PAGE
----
You are not permitted to download, save or email this image. Visit image gallery to purchase the image.
As New Zealand emerges from pandemic restrictions, our approach to fashion has changed. Fashion writer Katie Day considers style’s latest evolution by taking a look at our back-to-work trends.
Cosy knits, track pants and slippers gather warm thoughts of cosy evenings or slow Sunday mornings. Yet with a swift move to the home office, these words have become synonymous with workwear. Comfort dressing has become a staple, providing much needed ease, as we adapt and respond to our changing work environments during this global crisis.
As New Zealand has entered Level 2, we have emerged into a new stage of appropriately distanced freedom. Many are returning to previous work environments and this transition invites reflection on how we dress for work. How has our approach to fashion changed during lockdown? Will we be able to infuse the benefit of home comfort in our professional attire?
Post-World War 1, Coco Chanel revolutionised women’s fashion, opposing the corset by introducing loose-fitting garments made from jersey fabric. The industrial jersey fabric had previously been used exclusively for men’s underwear. However, during the war, jersey was one of the few fabrics available and Chanel not only embraced the unconventional fabric, but revolutionised fashion with it.
Another moment to note is post-World War 2. Christian Dior transformed fashion’s silhouette, reintroducing the waist with the ‘‘New Look’’, infusing fresh form, energy and hope to a post-crisis era. In times of challenge, designers set out to anticipate our needs, innovate solutions and reflect our experiences. Expect fashion to once again respond creatively and effectively to our current climate.
Global challenges often present defined post-crisis styles that mirror feelings of liberation, celebration and victory and in time fashion may reflect that. However, we are not there yet. Just as we are stepping down the alert levels, fashion is following suit, and currently we are in a space that balances uncertainty with newfound freedom. We are looking for clothing that we can rely on in a crisis, clothing that will provide the comfort to hold us, the ease to sooth our minds, the protection we require and the delight we need. We are looking for versatility.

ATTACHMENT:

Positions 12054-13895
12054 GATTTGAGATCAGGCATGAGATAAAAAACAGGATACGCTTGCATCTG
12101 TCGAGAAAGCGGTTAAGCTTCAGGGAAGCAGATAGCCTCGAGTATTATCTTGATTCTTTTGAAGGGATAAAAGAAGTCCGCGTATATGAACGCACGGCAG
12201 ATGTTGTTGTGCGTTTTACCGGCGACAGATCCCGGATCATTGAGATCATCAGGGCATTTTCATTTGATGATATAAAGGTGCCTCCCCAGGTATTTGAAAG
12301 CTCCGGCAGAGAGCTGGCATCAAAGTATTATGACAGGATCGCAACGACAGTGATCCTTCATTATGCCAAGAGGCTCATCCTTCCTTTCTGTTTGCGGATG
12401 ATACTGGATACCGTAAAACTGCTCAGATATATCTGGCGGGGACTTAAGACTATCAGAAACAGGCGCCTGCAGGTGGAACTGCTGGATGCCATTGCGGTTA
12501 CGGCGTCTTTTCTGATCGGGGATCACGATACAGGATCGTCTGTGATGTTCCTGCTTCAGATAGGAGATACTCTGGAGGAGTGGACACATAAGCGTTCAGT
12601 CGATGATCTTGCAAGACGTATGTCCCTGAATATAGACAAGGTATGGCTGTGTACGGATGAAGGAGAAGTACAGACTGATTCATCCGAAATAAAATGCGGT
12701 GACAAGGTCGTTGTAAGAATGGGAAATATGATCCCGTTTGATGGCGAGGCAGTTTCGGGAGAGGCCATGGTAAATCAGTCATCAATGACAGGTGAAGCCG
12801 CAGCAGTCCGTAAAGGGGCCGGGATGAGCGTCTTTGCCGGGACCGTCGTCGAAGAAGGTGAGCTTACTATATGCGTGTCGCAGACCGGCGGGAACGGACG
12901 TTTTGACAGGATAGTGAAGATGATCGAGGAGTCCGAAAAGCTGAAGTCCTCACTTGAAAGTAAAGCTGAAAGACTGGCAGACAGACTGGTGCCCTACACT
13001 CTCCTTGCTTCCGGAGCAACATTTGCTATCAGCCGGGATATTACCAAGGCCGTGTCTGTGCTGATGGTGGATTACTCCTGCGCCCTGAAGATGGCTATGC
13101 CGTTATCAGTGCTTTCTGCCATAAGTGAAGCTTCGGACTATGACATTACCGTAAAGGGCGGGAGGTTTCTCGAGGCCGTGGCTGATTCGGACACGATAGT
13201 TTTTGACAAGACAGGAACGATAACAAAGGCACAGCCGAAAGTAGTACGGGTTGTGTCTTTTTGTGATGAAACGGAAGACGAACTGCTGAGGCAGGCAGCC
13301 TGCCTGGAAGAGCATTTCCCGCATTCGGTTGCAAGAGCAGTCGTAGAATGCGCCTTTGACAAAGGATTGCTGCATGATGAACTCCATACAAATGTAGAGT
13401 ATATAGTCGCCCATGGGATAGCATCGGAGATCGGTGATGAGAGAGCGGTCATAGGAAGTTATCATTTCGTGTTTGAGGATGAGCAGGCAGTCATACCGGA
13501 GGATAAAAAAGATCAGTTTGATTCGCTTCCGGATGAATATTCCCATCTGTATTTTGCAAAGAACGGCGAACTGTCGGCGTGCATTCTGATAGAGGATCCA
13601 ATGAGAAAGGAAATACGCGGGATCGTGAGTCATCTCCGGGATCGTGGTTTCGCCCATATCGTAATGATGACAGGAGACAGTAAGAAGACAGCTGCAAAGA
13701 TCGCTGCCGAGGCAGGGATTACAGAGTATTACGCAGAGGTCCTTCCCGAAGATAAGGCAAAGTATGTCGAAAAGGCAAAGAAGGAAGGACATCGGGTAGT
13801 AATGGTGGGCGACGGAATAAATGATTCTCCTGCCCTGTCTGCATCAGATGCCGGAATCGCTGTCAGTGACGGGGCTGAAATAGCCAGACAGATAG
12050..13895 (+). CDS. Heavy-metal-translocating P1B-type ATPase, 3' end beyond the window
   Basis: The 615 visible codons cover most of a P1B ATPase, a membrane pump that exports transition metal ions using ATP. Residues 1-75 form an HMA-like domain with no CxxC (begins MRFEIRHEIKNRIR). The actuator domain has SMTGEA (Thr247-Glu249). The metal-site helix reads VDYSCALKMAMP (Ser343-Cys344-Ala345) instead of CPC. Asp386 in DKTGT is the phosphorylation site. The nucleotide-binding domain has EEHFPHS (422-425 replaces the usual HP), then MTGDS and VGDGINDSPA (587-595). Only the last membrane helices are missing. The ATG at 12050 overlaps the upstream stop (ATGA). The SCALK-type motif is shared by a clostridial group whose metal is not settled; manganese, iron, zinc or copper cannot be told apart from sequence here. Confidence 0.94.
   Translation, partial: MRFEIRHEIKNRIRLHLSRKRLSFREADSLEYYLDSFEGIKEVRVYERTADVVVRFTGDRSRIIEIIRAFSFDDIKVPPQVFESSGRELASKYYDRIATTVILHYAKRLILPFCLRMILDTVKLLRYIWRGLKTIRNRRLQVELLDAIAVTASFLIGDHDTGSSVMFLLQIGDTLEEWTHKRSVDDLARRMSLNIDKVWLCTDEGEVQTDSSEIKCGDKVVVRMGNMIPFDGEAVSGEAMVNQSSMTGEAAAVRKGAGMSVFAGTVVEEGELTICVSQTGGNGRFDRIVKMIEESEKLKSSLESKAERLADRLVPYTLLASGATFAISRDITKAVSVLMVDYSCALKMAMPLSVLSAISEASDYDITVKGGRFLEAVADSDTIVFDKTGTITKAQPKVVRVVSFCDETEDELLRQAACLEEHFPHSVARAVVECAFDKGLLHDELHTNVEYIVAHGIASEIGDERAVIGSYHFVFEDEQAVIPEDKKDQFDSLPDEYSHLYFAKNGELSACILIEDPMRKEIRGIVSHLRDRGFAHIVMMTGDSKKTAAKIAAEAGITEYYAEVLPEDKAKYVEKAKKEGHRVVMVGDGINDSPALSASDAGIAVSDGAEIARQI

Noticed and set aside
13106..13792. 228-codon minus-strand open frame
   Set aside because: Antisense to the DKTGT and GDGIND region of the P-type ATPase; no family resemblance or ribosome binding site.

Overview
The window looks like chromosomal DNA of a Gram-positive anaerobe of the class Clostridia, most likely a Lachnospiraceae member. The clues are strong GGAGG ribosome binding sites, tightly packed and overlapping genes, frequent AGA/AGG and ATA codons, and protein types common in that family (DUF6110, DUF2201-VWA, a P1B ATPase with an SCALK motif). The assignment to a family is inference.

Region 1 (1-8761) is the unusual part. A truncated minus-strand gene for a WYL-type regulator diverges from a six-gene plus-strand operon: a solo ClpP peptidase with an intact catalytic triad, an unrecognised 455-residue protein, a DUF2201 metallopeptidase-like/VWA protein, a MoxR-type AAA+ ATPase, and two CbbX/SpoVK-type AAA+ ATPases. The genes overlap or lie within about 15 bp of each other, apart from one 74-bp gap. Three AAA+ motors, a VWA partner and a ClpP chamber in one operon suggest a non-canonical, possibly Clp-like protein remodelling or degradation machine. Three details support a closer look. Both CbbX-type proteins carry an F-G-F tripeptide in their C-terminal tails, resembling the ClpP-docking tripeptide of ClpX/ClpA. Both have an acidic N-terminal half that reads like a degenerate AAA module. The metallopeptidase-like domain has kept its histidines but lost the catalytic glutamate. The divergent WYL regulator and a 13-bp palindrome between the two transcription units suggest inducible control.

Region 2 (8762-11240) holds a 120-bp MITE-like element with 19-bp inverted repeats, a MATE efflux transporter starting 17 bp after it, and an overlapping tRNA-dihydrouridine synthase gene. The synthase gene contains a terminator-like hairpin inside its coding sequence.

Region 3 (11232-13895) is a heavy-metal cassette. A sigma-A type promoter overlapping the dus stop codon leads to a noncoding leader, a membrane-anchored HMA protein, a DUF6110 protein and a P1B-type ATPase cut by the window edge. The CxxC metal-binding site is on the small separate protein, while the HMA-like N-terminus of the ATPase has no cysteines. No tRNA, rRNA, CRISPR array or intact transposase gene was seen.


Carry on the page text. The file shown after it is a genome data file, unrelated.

As we re-evaluate our lifestyles and return to work, the core messages we’ve received of ‘‘stay safe, be kind’’ naturally influence our processes and actions, including our approach to purchasing. For many, priorities have required realignment, creating the opportunity for consumer awareness to increase.
We are now compelled to consume consciously, with safety, kindness and versatility in mind.
However, for many this is an economically distressing time and it’s important to remember the power of ‘‘shopping’’ in our own wardrobe first. Anything can be creatively reinvented by looking at it from an alternative angle. Crafts such as knitting and sewing are also an excellent way to repair and reimagine the clothes you have.
With safety, kindness and versatility guiding our return to work wardrobes, a relaxed way of dressing will continue. Our professional attire will transform into a hybrid of comfort and elegance. Workwear may embrace some comfortable elements of home, such as the warmth found in the soft texture of a knit jumper or the ease found in a loose pair of trousers.
Dresses that can be thrown on, with loose silhouettes or knit fabrics, reflect a sense of ease and versatility and may be in high demand. Layering elegant work-wear pieces with comfort pieces such as a cosy knit with a silk skirt, will create texture and timelessness. Long coats will provide protection from the elements - both physically and psychologically - and may even echo the comfort of our dearly-missed dressing gowns.
And let’s not forget the quintessence of versatility: the sneaker. The sneaker, currently leading all shoe styles in popularity, has overtaken the heel and is widely accepted in current work environments due to its practicality and durability. The sneaker’s star will continue to rise as it exemplifies the values of versatility and durability we are looking for in our clothing.
Fashion has evolved in response to our current experience and will continue to do so. Qualities of versatility, comfort and timelessness may influence professional wardrobes as many return to their places of work. Garments that can transcend context and location, will provide the flexibility necessary as we continue to move forwards, adapting in response to this time of challenge. Great change creates opportunity for innovation and positive transformation. With safety and kindness as a guide,a healthier fashion industry can be established as we purchase with consciousness, supporting local retailers in our communities.